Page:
Saturday, February 20, 2010

Shop of Horrors

Let's say you need some brown boots. You bought a black pair about three years ago, but it has been at least eight years since you even thought about brown ones. You have no idea what is in style, what is out there or what you even want. You know you can't wear the stilettos that you have seen on people in the street. Are there even a short heeled boot being made now days?

So you put boots into the search bar on your computer hoping to be taken to the most viewed boots across the world. But you mistype and accidentally type boobs.

It takes about fifteen seconds for the message to reach your brain that you are not looking at boots. But before you can reach up and slam the cover of your lap top down, the damage has been done.

You sit shaking. Your heart is pounding in your chest and you feel sick to your stomach. You have lived nearly forty years without having these kind of images in your head. You feel violated, dirty, like a child waiting for your dad to get home after you have done something really wrong.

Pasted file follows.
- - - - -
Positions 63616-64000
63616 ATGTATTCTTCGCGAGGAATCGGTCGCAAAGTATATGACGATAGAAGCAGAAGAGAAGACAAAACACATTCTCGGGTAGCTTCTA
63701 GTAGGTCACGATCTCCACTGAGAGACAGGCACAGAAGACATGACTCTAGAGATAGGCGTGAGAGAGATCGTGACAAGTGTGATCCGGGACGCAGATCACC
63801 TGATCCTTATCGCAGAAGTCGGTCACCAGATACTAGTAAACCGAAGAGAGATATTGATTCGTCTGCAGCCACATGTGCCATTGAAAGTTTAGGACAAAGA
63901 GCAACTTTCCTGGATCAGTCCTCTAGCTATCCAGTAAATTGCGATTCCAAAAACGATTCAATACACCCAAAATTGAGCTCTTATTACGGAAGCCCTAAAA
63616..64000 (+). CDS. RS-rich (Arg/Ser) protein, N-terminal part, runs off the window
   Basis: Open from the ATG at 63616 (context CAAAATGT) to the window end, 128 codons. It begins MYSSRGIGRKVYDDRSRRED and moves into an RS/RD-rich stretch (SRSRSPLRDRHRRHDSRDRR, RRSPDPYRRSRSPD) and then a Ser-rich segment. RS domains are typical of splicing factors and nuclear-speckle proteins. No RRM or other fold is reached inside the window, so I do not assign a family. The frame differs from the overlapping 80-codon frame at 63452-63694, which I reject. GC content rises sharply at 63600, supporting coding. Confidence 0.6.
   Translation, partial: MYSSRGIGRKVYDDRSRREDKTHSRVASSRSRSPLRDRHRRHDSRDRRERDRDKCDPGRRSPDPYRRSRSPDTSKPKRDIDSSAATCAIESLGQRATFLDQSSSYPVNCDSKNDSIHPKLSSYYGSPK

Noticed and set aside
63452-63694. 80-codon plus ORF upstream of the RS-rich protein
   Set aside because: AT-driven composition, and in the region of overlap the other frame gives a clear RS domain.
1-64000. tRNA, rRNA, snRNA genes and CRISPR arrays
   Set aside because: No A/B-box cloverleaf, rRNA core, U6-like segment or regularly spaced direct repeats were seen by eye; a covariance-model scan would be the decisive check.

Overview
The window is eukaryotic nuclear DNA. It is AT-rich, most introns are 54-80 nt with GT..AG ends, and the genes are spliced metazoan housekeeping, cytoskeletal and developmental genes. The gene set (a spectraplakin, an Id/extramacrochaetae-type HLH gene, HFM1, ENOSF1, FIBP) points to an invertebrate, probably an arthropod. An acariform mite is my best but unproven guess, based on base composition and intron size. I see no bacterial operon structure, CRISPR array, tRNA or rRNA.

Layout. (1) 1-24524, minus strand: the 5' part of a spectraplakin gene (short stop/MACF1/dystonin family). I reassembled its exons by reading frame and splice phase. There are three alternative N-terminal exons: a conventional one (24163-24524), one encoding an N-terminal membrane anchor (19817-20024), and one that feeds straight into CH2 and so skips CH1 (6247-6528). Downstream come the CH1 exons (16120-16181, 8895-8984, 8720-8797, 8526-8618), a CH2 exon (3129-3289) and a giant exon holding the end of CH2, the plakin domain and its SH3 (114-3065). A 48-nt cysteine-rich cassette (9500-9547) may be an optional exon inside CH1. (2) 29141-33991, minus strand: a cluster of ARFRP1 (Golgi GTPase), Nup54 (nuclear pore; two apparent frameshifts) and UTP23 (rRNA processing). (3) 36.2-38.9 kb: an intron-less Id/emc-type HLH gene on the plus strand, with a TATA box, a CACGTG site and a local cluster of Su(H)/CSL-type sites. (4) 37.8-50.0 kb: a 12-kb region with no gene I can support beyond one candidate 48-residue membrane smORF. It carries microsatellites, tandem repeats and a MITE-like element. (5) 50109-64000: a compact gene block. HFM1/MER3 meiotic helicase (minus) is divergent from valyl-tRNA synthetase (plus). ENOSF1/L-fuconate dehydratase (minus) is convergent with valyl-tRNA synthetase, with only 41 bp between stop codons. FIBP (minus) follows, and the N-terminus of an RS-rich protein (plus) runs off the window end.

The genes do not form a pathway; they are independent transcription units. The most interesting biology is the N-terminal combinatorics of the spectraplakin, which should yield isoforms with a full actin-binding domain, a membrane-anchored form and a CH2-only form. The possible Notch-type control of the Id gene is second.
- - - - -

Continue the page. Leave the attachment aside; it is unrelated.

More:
And then you feel sad. Who are these people? Who takes photos like these? Who poses for them? Who looks at them? You feel a sorrow in the depths of your soul for the world in which you live, for the depravity, for the loss of innocence, for the perversion of love and beauty.

And then your sorrow turns into a simmering anger that quickly moves to a boiling rage. How dare they? Whoever they are. How dare they make it so easy to come across such filth. How dare they come into my home, my mind, my heart.

And then you snap into protective mode. My children use this computer. You research blockers and software and hardware. And then you sink into depression and defeat. You can not win. There are phones and hand helds and wi with internet access. It wasn't a pop up or a selection from a set of choices. It was there on your screen because of one mistyped letter.

It is too big. It is too evil. You can not fight it.

You recommit yourself to raising children of character, forming their consciences, heightening their defenses and awareness.

And then you fall down on your knees and pray: For the people in that industry, for the people addicted to such things, for the innocent people who are damaged by mistake, for the children, for your children.

And then you cry for your own loss of innocence. And then you pray again that this heavy feeling of evil will be lifted and you can become childlike again.

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